Notes from The Lost Weekend (Not in the Billy Wilder way)
Gregory Johnsen, a former Fulbright Fellow in Yemen, is currently a Ph.D. candidate in Near Eastern Studies at Princeton University. Johnsen has written for a variety of publications on Yemen including, among others, Foreign Policy, The American Interest, The Independent, The Boston Globe, and The National. He is the co-founder of Waq al-Waq: Islam and Insurgency in Yemen Blog. In 2009, he was a member of the USAID's conflict assessment team for Yemen.
We've managed to avoid a number of stories coming out of Yemen over the weekend, including the increasing rhetoric between the government and the Huthis - never a good sign. But what can I say, blogging isn't a paying gig, and sometimes other obligations - which force us to use correct grammar and punctuation - intrude.
I have yet to give a close and detailed screening to the video we teased on Friday, which AQAP just put out. But I disagree with those who think that this tells us something about whether or not AQAP will be putting out a statement on the kidnappings in Sa'dah. The evidence is, in my opinion, inconclusive.
The video had obviously been in the works for sometime, particularly given al-Wahayshi's opening article in issue 9 of Sada al-Malahim.
For those looking to add a book on Yemen to their reading list, Brian Whitaker has just e-published a book on post-unification Yemen. It is available here. Also, I would strongly recommend, for those looking for a bit of humor, 'Abd al-Karim al-Razahi's hilarious play al-Baramil, which I'm reading at the moment. I tend to be a bit biased, as I think 'Abd al-Karim is extremely funny in person - and his escapades in the US a few years ago deserve to be immortalized in film.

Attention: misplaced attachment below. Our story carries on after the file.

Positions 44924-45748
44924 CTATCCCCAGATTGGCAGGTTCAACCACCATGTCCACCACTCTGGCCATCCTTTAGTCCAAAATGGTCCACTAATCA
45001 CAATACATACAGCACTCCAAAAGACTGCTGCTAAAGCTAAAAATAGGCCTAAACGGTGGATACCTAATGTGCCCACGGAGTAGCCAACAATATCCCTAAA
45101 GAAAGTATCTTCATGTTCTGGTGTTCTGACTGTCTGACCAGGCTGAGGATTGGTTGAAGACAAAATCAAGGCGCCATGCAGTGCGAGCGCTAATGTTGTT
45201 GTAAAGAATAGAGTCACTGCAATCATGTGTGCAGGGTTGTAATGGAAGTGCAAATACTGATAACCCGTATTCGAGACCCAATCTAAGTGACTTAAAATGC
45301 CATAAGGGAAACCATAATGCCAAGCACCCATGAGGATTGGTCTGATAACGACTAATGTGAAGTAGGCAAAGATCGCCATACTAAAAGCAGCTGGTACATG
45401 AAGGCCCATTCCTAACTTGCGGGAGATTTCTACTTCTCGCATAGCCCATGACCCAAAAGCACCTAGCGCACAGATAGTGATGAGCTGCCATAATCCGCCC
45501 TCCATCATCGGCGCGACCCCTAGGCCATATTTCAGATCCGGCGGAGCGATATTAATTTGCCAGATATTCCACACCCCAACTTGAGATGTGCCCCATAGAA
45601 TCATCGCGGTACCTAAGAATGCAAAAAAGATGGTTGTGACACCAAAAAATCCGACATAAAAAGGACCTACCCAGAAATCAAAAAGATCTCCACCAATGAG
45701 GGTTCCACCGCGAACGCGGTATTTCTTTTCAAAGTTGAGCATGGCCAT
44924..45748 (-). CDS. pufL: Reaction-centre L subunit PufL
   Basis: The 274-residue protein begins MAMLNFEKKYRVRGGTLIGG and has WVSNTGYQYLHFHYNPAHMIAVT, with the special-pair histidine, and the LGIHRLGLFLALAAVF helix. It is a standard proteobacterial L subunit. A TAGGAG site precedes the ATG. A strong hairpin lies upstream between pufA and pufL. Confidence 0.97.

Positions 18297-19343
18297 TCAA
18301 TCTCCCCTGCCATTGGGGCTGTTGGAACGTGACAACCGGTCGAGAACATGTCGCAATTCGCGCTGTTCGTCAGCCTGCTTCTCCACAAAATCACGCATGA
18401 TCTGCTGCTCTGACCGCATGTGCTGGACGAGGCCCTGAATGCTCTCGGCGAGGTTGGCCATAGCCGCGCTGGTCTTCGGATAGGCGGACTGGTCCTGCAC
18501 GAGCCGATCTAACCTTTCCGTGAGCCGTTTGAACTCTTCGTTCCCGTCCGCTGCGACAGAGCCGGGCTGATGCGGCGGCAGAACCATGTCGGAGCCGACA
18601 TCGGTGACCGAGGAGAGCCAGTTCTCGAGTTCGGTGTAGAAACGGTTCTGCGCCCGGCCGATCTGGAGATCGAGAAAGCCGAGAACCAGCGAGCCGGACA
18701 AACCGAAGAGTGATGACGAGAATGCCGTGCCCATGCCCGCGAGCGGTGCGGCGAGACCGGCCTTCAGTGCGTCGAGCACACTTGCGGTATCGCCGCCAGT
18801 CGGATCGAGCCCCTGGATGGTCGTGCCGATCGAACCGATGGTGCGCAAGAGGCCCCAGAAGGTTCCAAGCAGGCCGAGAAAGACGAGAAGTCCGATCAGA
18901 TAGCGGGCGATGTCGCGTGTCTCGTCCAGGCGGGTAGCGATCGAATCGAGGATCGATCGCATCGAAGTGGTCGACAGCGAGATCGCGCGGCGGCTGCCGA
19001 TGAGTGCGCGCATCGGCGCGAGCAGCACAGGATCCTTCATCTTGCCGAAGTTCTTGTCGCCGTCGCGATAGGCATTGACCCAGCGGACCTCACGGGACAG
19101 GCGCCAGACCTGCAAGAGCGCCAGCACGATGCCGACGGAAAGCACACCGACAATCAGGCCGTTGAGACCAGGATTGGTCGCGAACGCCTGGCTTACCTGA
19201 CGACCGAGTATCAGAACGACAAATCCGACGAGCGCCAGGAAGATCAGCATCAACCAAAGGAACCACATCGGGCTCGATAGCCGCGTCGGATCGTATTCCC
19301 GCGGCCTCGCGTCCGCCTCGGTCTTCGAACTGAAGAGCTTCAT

These five main food groups are important for your brain's health and likely to boost the production of feel-good chemicals.
We all know eating “healthy” food is good for our physical health and can decrease our risk of developing diabetes, cancer, obesity and heart disease. What is not as well known is that eating healthy food is also good for our mental health and can decrease our risk of depression and anxiety.
Infographics show the classes and anxieties in the supposedly classless U.S. economy.
For those of us who follow politics, we’re used to commentators referring to the President’s low approval rating as a surprise given the U.S.'s “booming” economy. This seeming disconnect, however, should really prompt us to reconsider the measurements by which we assess the health of an economy. With a robust U.S. stock market and GDP and low unemployment figures, it’s easy to see why some think all is well. But looking at real U.S. wages, which have remained stagnant—and have, thus, in effect gone down given rising costs from inflation—a very different picture emerges. For the 1%, the economy is booming. For the rest of us, it’s hard to even know where we stand. A recent study by Porch (a home-improvement company) of blue-collar vs. white-collar workers shows how traditional categories are becoming less distinct—the study references "new-collar" workers, who require technical certifications but not college degrees. And a set of recent infographics from CreditLoan capturing the thoughts of America’s middle class as defined by the Pew Research Center shows how confused we are.
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